“One thing that hurt us was that in July, baseball gave the Orioles a terrible schedule with very few home games,” Gibbons said. “That was a month when a lot of families were off on vacation. But we had good months in August and September. ... Hotels, restaurants and retailers around us are seeing sales spikes, too.”
The Sports Legends museum, which features items from the Orioles, Baltimore Ravens, University of Maryland and other teams, is more of a local draw, while the Babe Ruth facility attracts more national visitors, Gibbons said. He was hoping for an Orioles win on Friday in the wild card playoff game against the Texas Rangers.
If the Orioles beat the Rangers, they will host the first two games of an American League Division Series on Sunday and Monday against the New York Yankees, despite the Yankees holding the top seed. That’s because MLB owners approved a change by the league to move the Division Series from a 2-2-1 format in which the higher-seed team opened at home to a 2-3 format to help accommodate an extra wild card team, with the lower-seed team getting to play the first two games at home.
“Playoff games here will really boost the traffic in this area,” Gibbons said. Many Yankee fans will be drawn to the museum featuring the longtime Yankee star, he added.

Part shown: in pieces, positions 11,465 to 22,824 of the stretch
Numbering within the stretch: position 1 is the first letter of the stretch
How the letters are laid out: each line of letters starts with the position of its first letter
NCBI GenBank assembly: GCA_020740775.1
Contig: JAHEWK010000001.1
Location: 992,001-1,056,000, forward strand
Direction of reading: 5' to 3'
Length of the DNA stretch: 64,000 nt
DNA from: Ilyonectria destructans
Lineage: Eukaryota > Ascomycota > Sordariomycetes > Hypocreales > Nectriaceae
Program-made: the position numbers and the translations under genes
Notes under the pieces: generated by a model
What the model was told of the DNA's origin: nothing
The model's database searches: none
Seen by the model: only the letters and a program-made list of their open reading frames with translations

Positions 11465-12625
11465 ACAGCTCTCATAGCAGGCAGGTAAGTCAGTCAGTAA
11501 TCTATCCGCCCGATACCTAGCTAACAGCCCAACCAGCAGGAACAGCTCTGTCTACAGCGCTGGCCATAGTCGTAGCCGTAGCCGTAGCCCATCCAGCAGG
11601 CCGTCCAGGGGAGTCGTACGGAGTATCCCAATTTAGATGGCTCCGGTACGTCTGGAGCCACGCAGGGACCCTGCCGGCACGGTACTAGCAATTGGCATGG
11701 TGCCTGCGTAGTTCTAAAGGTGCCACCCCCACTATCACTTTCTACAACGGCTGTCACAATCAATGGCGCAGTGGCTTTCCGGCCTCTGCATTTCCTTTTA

“It will be huge,” said Liberto, if Baltimore hosts the Yankees in the playoffs. “This place will explode.”
The Orioles unveiled an attraction this season to honor the six former players and managers who club officials said were the all-time greatest. The larger-than-life bronze statues and special ceremonies commemorate the 20th anniversary season at Camden Yards. The games honoring Cal Ripken Jr. and Brooks Robinson were among the team’s eight sellouts this season. Two others recognizing Jim Palmer and Eddie Murray attracted near sellouts of more than 40,000 fans.
The series, which included distributing replica statues to those in attendance, was among the most popular promotions the club has staged in recent years, said Louis Angelos, son of Orioles majority owner Peter Angelos. It was fitting the series ended Saturday by dedicating the statue of Robinson, a Hall of Fame third baseman who won 16 consecutive Gold Glove Awards, he said.
“When you think of the Orioles, you think about Brooks Robinson," Angelos said.
Robinson is sold on the present version of the Orioles.
“You can really say this is a team effort,” Robinson said to a crowd that included Palmer, Ripken, Murray, Earl Weaver and Frank Robinson. “They’ve been sensational.”
The Nationals, with the top seed in the National League, are on the other side of this situation. Washington is forced to travel to either Atlanta or St. Louis for the first two games Sunday and Monday and won’t host the first home playoff game in Washington since 1933 until Wednesday.
The league will be returning to the 2-2-1 format it had since 1998 for the Division Series next season, said John Blundell, a MLB spokesman.